Free to move about the cabin

First off, let me make clear that I’m a huge fan of Southwest Airlines. When I travel, they are my first choice for an airline. The price, the company culture, and common sense methodology that they use to run a business impresses me everytime.

But two separate things have come up about SWA in the past few days that all marketers (and Southwest) could take a lesson.

1) People don’t like change…even GOOD change
When I was a child, my grandmother would sit at the kitchen table to make out a grocery list. She would mentally go through the store and write things down in the order that she would come to them. One day we went and they had re-set the store. It threw her system off and made her mad.

I was extremely familiar with the SWA website. I knew where everything was. Then I logged on the other day and they had redesigned the website. I can see the new website is a much better design. Frankly, I think it’s a lot easier to use. I would have advised Southwest to change the old site to the new one. But part of me doesn’t like the site.

People get used to what they’re used to. It’s simple enough, but we forget that. I think it’s a good sign that people get upset when you change things. It means that they’re invested in the site and they view it as “their website”. When you change things and no one makes a fuss, you’re in trouble.

2) Sometimes cleverness can go too far
I primarily deal with the company through the web (see above). But today, I had to actually call the airline to deal with a unique situation. The rep was friendly in the typical Southwest way. And she told me she had to put me on hold for a minute or two. Her demeanor was so good that I didn’t mind.

And then I started listening to the on-hold message. In one of my seminars, I spend a good chunk of time talking about marketing on-hold messages. I may call SWA back and have them put me on hold so I can record an example of what not to do.

The message started with some of the type of cutesy things that you hear from the flight crew when you fly and then they had a recording of someone calling the customer service line. The first time I heard ‘Southwest Airlines, can I help you?”…I started telling this new person that I was waiting for the 1st rep. And then I realized what was going on and felt crazy.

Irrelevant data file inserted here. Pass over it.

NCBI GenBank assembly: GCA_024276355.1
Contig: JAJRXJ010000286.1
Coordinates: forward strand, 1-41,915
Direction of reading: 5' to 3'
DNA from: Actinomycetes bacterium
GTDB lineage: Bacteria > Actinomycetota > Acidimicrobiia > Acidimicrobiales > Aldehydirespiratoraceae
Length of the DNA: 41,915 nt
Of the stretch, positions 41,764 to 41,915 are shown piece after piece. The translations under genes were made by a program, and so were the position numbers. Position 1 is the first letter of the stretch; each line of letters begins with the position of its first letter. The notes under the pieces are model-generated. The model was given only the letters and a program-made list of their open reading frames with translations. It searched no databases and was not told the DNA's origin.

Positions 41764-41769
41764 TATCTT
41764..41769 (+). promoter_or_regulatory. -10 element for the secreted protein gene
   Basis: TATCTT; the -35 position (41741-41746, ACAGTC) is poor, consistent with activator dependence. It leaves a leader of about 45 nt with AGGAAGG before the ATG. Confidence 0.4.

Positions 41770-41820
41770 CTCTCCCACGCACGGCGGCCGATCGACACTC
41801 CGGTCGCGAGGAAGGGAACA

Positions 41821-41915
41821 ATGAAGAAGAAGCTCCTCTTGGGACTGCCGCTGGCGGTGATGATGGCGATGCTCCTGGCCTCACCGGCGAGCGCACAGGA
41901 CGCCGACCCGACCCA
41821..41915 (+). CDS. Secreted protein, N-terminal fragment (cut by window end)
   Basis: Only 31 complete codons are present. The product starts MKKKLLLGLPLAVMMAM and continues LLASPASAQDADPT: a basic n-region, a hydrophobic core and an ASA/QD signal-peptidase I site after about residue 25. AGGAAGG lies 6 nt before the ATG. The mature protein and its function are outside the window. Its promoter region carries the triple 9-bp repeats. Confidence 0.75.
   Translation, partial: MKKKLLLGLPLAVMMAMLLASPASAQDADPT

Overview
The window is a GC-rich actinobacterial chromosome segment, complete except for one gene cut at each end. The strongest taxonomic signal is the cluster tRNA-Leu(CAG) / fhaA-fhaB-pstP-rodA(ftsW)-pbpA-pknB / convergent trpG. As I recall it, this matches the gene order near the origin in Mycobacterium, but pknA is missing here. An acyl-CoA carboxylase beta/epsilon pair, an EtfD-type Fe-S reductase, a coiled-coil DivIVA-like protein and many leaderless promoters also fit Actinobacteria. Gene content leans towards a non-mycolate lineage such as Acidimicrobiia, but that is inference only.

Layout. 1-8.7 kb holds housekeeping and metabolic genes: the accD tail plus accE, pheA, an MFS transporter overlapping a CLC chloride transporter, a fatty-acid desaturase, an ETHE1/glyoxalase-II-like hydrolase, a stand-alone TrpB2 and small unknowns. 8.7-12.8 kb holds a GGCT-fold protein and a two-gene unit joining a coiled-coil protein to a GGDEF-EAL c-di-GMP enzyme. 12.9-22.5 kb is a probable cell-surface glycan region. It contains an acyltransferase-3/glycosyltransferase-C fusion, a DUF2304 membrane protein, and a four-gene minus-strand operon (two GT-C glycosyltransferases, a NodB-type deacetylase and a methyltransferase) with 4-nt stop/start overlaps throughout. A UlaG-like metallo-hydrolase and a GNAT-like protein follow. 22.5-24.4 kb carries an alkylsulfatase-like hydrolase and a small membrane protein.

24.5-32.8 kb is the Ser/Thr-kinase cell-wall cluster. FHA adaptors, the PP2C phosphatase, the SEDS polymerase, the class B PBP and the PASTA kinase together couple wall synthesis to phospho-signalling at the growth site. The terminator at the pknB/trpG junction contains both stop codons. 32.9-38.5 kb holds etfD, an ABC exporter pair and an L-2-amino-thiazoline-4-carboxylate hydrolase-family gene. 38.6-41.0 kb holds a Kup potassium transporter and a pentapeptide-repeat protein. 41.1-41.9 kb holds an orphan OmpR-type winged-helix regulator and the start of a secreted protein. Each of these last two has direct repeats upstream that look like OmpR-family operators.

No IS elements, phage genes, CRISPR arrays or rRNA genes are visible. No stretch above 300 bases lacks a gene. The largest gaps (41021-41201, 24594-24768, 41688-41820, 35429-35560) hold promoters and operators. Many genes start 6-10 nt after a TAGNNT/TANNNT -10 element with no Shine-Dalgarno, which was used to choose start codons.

Then more cute.
Then “Southwest Airlines, can I help you?”. I started again.
More cute.
“Southwest Airlines, can I help you?” I paused…not sure.

And it went on like this for two or three minutes. When the real person came back, I didn’t say anything until she said “Mr. Houchens?”.

It was the most on-edge hold I’ve ever been on.

The cuteness and cleverness is one of the brand hallmarks of Southwest. And people (and I) love it. But, a surreal mobius loop of an on-hold message can freak you out.

Speaking odds and ends

Two upcoming events on the speaking calendar…
1) Next Tuesday, I will be presenting at a private corporate event in Las Vegas
2) In around 3 weeks on Feb 7, I will be delivering the “Blogs – Marketing as Conversation” talk for the Michiana chapter of the American Advertising Federation. You can find details on how to attend here. .

Also, there are two changes to the speaking page.
–There’s a new discount available called the FSSM discount. If you book me on Friday, Saturday, Sunday, or Monday, you get a 10% discount off my normal rate. This helps me take care of some of my other clients during the week.
–For meeting planners, there’s an updated speaking one-sheet.

Stay tuned for an updated speaking demo video and some new speaking topics soon.

Fewer Unpopped Kernels

You’re an agency and you’ve just landed the Orville Redenbacher popcorn account. During the brainstorm session, someone says “Let’s have Orville Redenbacher in the spots!” Don’t let the fact that he died 11 years ago stop you.

CP+B apparently aren’t content with just having the Burger King creep you out while watching the teevee. Now they’ve re-animated Orville Redenbacher.


Yes. Re-animated. They’re using “cutting edge technology” to stick him in the spots. Apparently, it’s the same technology Andrew McCarthy used in “Weekend at Bernies”

There’s a backlash…and here…and here…and here…and basically all over.

Using a “real” person as the core of your brand will eventually hurt you….because while the company may live forever…people don’t.

The company that has pulled off a “re-animation” is Kentucky Fried Chicken. While John Y Brown milked The Colonel for all he was worth while he was alive…Pepsico, Tricon, Yum!, etc really used him up. The cartoon-hipster-Randy-Quaidish Colonel image is nothing like Harland.

And that’s eventually what will happen to Orville Redenbacher…and Dave Thomas….and Dr. Z…oh…wait.

Marketing teaspoon